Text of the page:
Tag Archives: Community

Let’s Not Say Goodbye, Only Farewell

As you’ll see from Wally’s blog today, Black Ink, White Paper is winding up. We’ll be done as of December 31. We’ve had a terrific time with all our readers, but it’s time for us – for all of us – to move on to something new. So if you’ve enjoyed any one of us, or all of us, please follow us on our new endeavors. At the end of the year, we’ll leave you with all our personal blogs, websites, Twitter, Facebook, and whatever other social media we subscribe to.
We’ll enjoy seeing you during December – and elsewhere after that.
Kate and Lisa


When I heard the news that Black Ink White Paper was going to be retired at the end of the month, I was filled with all sorts of emotions. Sadness, relief, anger (at myself) came rushing in to harass me, assail my psyche. Why you might ask? Anyone who knows me will tell you I am neither self-deprecating, and I certainly don’t think of myself as a victim. I guess my first thought was the shutting down of the blog was a sign that it had failed, we, the writers, had failed, I had failed. Which, after I quit beating myself up, I realized was as far from the truth as one could possibly get.

Black Ink White Paper managed to grow and prosper for 20 some months, providing an insight to the life of the writer, from the perspective of an eclectic group of writers, poets, playwrights, screenwriters, essayists, short story writers, word smiths and yarn spinners who create a profusion of stories in plethora of disciplines: short fiction, poetry and novels / women’s fiction, magic realism, paranormal, erotica. /non-fiction adventure thriller/ YA fantasy, YA novel, science fiction/screenplay romance, and fantasy. We gave the blog readers a look into the “Writing Life” and a glimpse into our souls.
But first and foremost, we, the writers, became friends, friends I will never forget, friends I cherish as much as I cherish family. People I will miss sharing with on a daily basis. The blog was a direct connection that I will miss.

I have promised myself to make every effort to stay in touch with all the writers, no matter how crazy life gets. And I hope they will all do the same. I know I have gotten to know some of you better than others, but you are all in my thoughts and I don’t want to lose any of you. And that goes for the readers, too.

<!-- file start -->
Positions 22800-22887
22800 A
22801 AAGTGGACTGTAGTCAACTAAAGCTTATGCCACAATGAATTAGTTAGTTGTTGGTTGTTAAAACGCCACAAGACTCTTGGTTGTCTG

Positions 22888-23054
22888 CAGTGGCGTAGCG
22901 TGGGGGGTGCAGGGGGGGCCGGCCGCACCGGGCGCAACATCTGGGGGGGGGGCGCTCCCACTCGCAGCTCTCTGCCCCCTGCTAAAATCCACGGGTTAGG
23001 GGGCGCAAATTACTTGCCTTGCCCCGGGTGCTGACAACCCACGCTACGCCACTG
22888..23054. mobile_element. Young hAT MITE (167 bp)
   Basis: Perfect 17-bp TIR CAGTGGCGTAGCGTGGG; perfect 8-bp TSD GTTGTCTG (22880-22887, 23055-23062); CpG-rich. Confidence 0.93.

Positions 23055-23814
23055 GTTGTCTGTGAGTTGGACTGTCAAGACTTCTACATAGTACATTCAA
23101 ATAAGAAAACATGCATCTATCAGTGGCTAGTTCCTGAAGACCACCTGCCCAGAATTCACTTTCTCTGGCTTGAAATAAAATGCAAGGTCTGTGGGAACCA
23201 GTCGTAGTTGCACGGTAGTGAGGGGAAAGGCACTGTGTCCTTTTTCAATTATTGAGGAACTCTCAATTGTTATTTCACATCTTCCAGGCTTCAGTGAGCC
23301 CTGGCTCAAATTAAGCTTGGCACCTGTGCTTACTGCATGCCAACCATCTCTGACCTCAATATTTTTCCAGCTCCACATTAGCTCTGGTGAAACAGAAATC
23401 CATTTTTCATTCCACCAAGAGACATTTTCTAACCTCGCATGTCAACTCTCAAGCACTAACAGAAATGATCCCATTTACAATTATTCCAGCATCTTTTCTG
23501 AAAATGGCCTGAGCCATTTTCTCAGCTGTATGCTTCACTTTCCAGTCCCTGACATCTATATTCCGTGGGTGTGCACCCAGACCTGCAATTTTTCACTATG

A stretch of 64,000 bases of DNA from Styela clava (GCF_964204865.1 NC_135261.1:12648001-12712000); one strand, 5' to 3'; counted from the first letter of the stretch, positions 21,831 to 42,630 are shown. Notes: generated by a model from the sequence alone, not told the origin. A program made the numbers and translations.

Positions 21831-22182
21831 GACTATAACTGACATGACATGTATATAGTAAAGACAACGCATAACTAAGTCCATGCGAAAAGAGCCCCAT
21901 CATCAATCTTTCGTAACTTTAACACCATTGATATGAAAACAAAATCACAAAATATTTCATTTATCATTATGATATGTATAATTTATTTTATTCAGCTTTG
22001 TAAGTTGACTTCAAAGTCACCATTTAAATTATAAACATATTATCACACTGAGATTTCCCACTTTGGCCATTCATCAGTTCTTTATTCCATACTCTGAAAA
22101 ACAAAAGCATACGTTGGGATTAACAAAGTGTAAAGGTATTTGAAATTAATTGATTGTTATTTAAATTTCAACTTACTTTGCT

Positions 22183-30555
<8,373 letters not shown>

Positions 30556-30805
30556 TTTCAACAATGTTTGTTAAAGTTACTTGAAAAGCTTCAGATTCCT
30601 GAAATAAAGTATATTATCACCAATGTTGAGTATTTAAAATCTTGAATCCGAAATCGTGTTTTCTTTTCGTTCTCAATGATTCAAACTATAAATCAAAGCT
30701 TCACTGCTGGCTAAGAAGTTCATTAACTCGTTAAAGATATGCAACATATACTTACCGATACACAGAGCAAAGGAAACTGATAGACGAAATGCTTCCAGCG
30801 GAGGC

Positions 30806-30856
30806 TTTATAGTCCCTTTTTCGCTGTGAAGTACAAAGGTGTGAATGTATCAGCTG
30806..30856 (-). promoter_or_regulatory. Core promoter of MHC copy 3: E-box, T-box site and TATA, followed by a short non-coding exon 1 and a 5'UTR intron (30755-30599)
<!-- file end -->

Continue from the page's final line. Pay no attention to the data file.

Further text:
Let’s stay in touch, share our victories and achievements and if time and fate allow…

…a wee dram of good scotch whisky



dum dum dum. . . And Nothing Happened

Voice Over: (Michael Palin) June the 4th, 1973, was much like any other summer’s day in Peterborough, and Ralph Melish, a file clerk at an insurance company, was on his way to work as usual when… (da dum!) Nothing happened! (dum dum da dum) Scarcely able to believe his eyes, Ralph Melish looked down. But one glance confirmed his suspicions. Behind a bush, on the side of the road, there was *no* severed arm. No dismembered trunk of a man in his late fifties. No head in a bag. Nothing.

Last weekend, I drove an hour and a half to meet with 2 women I had only ever met on the internet.

No, wait, that’s not exactly true. I had only corresponded with one of them. She had chatted with the third on the net and thought we had a lot in common and would all enjoy each other’s company.

So, there we were, on one level you could say we were three strangers agreeing to meet one another in a town none of us were completely familiar with, all of us an hour or more from home.

Risky behavior? The set up for a cheesy horror movie? The opening of a public service announcement for online safety?